Collard Greens stuffed with cheese grits dipped in hot sauce. “Now that’s some food fusion for yo’ $#@,” as Uncle EarBob from Coldwater might say. Being a southerner myself, I’ve had my share of grits and I’ve had my share of collard greens and I’ve had my share of some hot sauce, but I AIN’T NEVAH had all three on the same plate at the same time, let along one stuffed inside the other and dipped in yet the other one.
In fact, I had never heard of such a thing until my colleague and partner-in-food-crime, Kay, told me about these rolls and then gave me the recipe. I knew immediately that I would make them. The recipe came from a special edition of The Washington Post Food Section and seemed straight forward enough. . .rinse, cut away the large stem of, and steam the collard greens; cook some grits and season them with garlic, salt, pepper, and cheese; put a blob of grits on the steamed leaf and roll like so. . .
To make them vegan, I used a vegan butter spread and almond milk for the low-fat milk in which the grits were boiled, substituted water flavored with garlic, salt and pepper for the chicken broth, and Daiya Cheddar Shreds for the cheese. Aside from these changes, I followed the recipe and found the directions for assembling them to be fairly easy to follow.
I was pleased with the results but plan to do some things differently the next time. For one, I’m going to ditch the vegan cheese and focus on seasoning the grits a little bit more, say with additional garlic and freshly ground pepper. Daiya is perhaps the best tasting one of the vegan cheese substitutes that I’ve tried, but, in terms of pure taste, I favor omitting the fake stuff and using more spices. I’d also like to season the collard greens before wrapping them around the grits. I’m thinking of a mixture of olive oil seasoned with fresh garlic, salt, and maybe even a little apple cider vinegar drizzled over a cookie sheet that I would use to lightly coat both sides of the steamed collard green leaf. These two revisions will, I’m sure, make the rolls more tasty.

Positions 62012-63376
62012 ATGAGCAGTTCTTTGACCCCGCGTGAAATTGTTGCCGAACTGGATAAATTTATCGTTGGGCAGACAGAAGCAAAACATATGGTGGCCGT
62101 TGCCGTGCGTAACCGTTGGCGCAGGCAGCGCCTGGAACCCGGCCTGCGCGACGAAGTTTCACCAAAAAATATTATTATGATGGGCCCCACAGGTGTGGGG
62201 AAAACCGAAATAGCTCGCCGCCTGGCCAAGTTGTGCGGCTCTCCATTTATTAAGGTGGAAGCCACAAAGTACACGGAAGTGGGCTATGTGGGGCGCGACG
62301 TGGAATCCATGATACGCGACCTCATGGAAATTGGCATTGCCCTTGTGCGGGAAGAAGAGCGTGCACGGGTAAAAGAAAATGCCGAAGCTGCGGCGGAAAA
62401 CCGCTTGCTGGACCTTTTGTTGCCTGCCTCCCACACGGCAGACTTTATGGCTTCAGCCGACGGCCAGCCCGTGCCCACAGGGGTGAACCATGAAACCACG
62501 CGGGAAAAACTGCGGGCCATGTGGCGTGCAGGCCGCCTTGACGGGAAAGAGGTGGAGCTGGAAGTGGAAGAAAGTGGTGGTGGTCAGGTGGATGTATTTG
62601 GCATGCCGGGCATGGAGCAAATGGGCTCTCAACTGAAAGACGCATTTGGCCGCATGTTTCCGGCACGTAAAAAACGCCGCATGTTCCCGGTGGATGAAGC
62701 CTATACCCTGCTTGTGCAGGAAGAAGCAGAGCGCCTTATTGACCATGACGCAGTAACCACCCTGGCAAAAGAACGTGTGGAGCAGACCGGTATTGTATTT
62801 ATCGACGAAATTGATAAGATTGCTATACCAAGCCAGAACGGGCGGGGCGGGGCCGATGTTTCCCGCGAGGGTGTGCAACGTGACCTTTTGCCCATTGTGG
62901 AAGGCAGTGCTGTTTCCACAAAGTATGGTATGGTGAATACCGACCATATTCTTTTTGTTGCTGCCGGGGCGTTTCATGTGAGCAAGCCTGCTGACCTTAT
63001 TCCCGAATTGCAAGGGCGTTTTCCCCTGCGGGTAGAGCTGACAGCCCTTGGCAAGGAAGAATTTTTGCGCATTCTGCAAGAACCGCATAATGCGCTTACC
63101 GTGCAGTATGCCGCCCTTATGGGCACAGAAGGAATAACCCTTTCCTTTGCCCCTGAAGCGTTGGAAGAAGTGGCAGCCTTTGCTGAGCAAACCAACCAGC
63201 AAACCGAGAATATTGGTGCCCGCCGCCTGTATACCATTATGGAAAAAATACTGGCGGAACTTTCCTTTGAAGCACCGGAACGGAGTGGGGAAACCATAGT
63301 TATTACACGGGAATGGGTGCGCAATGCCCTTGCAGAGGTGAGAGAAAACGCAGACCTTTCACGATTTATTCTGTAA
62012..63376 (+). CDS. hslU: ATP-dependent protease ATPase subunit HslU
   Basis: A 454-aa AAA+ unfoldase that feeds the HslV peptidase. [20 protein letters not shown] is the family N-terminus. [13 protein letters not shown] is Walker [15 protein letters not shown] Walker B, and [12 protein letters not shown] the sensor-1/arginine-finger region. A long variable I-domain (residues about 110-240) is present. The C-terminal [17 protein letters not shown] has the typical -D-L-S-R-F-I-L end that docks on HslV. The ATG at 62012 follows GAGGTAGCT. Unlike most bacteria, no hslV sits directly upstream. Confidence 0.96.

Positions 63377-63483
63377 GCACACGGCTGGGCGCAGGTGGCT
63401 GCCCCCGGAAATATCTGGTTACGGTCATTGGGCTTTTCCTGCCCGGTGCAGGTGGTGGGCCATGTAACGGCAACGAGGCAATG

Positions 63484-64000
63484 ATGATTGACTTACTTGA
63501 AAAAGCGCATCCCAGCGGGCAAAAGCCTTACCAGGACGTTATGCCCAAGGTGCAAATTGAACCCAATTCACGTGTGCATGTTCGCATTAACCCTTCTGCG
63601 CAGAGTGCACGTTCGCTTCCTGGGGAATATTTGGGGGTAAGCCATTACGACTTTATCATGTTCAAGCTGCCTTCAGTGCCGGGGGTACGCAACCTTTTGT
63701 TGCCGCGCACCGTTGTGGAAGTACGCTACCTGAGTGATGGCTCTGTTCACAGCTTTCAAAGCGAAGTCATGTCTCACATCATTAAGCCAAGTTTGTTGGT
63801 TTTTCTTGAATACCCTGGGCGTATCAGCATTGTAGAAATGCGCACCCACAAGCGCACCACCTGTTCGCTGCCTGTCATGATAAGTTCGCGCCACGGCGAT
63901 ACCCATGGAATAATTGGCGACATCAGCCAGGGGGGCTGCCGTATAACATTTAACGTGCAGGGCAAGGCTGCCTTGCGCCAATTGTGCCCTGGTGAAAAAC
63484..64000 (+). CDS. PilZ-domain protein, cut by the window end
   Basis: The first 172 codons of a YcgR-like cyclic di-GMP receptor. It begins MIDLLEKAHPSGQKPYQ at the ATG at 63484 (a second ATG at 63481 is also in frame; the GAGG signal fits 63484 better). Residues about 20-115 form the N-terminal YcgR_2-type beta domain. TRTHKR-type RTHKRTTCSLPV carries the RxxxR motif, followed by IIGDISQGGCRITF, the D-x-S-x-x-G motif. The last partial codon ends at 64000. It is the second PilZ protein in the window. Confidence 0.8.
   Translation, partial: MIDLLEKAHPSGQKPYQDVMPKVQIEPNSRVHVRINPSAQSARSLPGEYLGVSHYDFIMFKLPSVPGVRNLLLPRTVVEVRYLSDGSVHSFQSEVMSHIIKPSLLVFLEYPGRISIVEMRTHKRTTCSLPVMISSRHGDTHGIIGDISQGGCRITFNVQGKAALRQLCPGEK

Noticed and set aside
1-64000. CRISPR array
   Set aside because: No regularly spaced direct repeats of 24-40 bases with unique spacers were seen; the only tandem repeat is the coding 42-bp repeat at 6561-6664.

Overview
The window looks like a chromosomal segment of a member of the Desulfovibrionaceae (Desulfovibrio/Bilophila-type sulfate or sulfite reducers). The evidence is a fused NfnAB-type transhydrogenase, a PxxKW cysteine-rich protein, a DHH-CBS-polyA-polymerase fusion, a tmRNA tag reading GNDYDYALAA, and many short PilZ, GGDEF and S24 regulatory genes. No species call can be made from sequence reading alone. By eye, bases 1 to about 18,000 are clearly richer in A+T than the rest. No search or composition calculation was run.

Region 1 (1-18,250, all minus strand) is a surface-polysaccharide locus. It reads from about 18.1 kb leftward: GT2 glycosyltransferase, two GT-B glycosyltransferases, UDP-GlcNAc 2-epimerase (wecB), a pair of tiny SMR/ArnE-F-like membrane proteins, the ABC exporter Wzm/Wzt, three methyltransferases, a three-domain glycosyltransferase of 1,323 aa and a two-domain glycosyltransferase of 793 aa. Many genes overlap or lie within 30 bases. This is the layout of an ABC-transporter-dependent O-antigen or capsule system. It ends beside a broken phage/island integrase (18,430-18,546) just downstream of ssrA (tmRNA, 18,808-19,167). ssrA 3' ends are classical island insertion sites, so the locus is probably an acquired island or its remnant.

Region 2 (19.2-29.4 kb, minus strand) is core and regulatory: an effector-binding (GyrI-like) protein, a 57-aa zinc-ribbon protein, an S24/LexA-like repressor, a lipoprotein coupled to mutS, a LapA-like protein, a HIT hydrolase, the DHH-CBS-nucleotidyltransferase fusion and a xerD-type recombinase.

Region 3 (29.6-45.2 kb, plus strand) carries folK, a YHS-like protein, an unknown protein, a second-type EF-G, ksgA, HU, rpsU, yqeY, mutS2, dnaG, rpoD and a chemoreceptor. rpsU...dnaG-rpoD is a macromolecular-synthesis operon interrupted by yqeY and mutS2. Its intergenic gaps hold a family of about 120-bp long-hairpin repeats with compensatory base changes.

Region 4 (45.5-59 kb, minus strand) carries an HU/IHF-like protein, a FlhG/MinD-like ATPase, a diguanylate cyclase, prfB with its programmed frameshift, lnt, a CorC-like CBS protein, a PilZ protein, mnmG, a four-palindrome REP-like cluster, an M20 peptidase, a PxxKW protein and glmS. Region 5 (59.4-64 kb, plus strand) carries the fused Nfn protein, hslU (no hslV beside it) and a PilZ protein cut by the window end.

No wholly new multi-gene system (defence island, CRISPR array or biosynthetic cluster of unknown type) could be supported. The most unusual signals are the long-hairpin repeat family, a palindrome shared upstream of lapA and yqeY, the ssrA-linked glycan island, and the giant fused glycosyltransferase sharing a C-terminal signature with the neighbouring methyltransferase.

In the meantime, I’ll play around with other fillings for the collard greens. Crumbled corn bread might be interesting. Corn bread-stuffed collard greens with pot liquor dipping sauce (You know, that mushy liquid that forms when Aunt Eula B. cooks the greens all day.). Or maybe a sweet potato filling of some kind dipped in a glaze dipping sauce (like one you might find on candied yams). Hoppin’ John, that southern spicy rice dish, would make yet another delicious filling and would make for a collard green roll most reminiscent of Dolmas, the Greek, stuffed grape leaves, that the Post recipe mentions. This one could be dipped in a gravy dipping sauce or peppery dipping sauce. Or how about grape leaves stuffed with cornbread dressing dipped in a cranberry chutney!!! The ideas just keep coming and coming.
What would you stuff your collard greens with? And what would you dip them in? And what makes you feel like doin’ stuff like that?
I’m looking for stuff to try, and I’ll be sure to let you know what happens.